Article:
Anthropometric characteristics as discriminators of body-building success

Andrew C. Fry, Alan J. Ryan, Robert J. Schwab, Dawn R. Powell, William J. Kraemer

Research output: Contribution to journalArticlepeer-review

21 Scopus citations


A total of 36 non-elite male body builders were observed at the time of competition. Their mean physical characteristics (± s.d.) were: age, 24.6 ± 4.8 years; height, 174.4 ± 6.7 cm; bodyweight, 80.3 ± 11.0 kg. Their body composition values were: percentage body fat, 9.3+ 1.6%; fat-free mass, 72.8 ± 9.8 kg. The mean somatotype for all subjects was: endomorphy, 2.3 ± 0.6; mesomorphy, 6.2 ± 0.9; ectomorphy, 1.2 ± 0.6. The body proportions (cm) included: biacromial diameter/bi-iliac diameter, 1.463 ± 0.132; torso length/height, 0.468 ± 0.018; chest circumference/abdominal circumference, 1.345 ± 0.059. The body builders in the present study were younger, had lower bodyweights, lower fat-free mass, lower mesomorphy ratings, smaller circumferences, and smaller skeletal dimensions than elite body builders reported in the scientific literature. When the body builders in the present study were divided into successful and unsuccessful groups based on actual competition results, a multiple-discriminant analysis found that biacromial diameter/bi-iliac diameter, torso length/height, chest circumference/abdominal circumference, percentage body fat, height, and bodyweight accounted for 80.6% of the explained variance. These data indicate that the success of a body builder can be accounted for in large part by easily obtained physical variables.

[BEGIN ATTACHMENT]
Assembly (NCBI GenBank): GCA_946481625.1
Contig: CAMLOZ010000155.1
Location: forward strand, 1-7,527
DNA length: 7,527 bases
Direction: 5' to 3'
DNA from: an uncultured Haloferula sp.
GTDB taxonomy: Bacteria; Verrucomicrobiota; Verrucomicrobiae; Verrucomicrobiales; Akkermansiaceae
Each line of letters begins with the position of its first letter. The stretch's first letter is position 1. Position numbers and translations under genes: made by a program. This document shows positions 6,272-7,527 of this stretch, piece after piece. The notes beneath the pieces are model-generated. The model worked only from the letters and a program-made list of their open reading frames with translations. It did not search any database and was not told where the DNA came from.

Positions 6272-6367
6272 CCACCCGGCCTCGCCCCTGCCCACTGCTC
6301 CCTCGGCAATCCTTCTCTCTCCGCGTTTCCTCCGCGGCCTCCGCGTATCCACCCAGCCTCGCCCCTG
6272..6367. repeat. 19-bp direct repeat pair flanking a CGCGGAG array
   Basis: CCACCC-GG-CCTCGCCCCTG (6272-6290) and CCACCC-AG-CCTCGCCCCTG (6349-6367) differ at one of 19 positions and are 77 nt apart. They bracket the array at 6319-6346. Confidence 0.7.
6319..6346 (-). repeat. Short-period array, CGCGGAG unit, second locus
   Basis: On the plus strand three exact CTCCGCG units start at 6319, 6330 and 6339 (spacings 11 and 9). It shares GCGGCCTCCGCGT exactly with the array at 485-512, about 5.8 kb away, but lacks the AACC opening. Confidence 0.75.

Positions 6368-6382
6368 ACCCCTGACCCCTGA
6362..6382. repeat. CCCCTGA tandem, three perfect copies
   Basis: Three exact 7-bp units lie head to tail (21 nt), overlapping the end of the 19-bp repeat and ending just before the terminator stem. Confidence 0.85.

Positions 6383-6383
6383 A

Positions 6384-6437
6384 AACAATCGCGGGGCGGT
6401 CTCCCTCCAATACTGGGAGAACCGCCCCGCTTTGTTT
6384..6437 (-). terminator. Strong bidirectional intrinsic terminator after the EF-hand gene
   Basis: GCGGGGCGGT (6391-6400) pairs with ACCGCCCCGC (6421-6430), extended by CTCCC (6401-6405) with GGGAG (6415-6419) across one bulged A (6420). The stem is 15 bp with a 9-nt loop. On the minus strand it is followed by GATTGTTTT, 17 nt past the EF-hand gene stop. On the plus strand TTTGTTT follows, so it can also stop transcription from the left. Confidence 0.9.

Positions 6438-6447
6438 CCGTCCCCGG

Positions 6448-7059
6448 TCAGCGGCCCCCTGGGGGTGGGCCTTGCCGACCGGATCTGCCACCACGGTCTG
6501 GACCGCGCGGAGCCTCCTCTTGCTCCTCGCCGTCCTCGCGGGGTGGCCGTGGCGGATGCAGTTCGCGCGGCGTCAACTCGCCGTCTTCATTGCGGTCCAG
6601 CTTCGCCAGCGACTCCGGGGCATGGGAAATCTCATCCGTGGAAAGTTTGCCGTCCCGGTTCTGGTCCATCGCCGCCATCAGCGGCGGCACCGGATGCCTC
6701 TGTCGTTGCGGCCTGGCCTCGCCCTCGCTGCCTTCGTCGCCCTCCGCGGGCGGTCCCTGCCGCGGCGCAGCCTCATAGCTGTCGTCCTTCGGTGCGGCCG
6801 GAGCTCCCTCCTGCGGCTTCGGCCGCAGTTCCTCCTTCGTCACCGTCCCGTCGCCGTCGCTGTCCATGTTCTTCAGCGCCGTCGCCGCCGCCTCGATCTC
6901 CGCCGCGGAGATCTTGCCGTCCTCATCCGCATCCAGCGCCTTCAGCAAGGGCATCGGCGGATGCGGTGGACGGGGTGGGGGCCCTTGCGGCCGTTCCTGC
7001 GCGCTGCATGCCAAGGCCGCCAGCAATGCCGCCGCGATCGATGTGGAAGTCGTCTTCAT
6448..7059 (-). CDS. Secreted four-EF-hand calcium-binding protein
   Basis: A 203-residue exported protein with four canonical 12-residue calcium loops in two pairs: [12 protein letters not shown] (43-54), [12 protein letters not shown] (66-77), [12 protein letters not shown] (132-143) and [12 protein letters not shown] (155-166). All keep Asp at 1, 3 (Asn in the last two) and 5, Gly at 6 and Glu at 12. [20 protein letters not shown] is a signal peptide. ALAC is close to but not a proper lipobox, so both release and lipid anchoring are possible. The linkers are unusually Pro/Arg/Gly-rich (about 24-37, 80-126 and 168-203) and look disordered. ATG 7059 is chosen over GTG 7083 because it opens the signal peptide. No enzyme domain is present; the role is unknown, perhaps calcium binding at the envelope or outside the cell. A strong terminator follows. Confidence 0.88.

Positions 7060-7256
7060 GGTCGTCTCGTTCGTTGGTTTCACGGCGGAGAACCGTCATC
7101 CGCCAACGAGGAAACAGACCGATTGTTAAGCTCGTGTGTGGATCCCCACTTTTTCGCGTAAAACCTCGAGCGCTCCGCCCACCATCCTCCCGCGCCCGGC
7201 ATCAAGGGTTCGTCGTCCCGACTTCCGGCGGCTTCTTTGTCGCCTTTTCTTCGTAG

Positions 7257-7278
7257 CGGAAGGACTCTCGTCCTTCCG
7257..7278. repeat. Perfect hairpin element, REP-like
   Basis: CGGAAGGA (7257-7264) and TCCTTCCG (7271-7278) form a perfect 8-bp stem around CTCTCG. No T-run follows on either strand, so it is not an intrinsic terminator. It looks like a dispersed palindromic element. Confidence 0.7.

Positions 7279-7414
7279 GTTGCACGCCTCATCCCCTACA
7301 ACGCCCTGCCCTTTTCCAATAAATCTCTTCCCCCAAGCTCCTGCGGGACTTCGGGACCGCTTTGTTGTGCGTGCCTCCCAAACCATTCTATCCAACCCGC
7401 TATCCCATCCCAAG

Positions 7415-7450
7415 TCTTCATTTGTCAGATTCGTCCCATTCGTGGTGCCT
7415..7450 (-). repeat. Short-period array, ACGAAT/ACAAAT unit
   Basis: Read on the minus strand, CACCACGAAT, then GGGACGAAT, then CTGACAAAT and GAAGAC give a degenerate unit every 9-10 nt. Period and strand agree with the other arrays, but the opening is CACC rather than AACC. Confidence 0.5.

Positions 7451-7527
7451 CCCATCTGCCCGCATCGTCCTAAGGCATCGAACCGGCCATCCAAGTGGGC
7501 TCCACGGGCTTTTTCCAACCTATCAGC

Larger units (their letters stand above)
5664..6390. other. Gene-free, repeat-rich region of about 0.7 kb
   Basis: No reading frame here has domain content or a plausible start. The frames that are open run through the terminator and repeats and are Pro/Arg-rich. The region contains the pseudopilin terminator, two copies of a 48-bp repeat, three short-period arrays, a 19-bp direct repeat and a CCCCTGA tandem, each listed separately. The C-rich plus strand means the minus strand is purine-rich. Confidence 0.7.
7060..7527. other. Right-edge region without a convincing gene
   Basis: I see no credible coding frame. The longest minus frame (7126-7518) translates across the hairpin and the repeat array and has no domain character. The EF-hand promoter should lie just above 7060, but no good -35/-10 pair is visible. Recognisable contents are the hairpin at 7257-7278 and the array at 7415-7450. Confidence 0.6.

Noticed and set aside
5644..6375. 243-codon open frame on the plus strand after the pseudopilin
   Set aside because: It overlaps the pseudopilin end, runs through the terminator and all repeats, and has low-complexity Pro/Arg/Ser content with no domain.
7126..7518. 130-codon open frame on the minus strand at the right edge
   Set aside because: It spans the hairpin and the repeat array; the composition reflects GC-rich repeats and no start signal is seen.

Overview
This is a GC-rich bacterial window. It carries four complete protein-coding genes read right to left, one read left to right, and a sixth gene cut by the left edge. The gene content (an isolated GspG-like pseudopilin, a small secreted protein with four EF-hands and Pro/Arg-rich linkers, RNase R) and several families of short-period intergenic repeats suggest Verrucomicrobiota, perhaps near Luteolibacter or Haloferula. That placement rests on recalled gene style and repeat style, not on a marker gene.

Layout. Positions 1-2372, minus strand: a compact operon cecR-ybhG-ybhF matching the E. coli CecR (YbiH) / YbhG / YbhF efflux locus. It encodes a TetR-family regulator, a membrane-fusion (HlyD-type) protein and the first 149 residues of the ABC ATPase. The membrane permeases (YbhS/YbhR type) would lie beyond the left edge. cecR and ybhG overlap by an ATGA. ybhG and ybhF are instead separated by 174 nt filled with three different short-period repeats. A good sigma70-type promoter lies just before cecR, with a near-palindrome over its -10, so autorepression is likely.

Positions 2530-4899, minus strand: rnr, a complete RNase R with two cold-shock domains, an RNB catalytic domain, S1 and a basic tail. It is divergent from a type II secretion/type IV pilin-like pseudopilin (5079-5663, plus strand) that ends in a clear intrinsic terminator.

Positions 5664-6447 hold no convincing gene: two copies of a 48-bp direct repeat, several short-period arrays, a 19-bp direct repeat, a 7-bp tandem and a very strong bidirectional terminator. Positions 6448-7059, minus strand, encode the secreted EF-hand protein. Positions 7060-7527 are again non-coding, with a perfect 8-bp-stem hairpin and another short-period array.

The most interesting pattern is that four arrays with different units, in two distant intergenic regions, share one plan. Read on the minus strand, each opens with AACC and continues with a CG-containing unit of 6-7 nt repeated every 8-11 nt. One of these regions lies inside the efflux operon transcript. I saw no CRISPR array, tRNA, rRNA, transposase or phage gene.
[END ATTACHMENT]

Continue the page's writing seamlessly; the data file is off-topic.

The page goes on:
Original languageEnglish (US)
Pages (from-to)23-32
Number of pages10
JournalJournal of Sports Sciences
Issue number1
StatePublished - 1991


  • Anthropometry
  • Body building
  • Body composition
  • Somatotype

ASJC Scopus subject areas

  • Orthopedics and Sports Medicine
  • Physical Therapy, Sports Therapy and Rehabilitation


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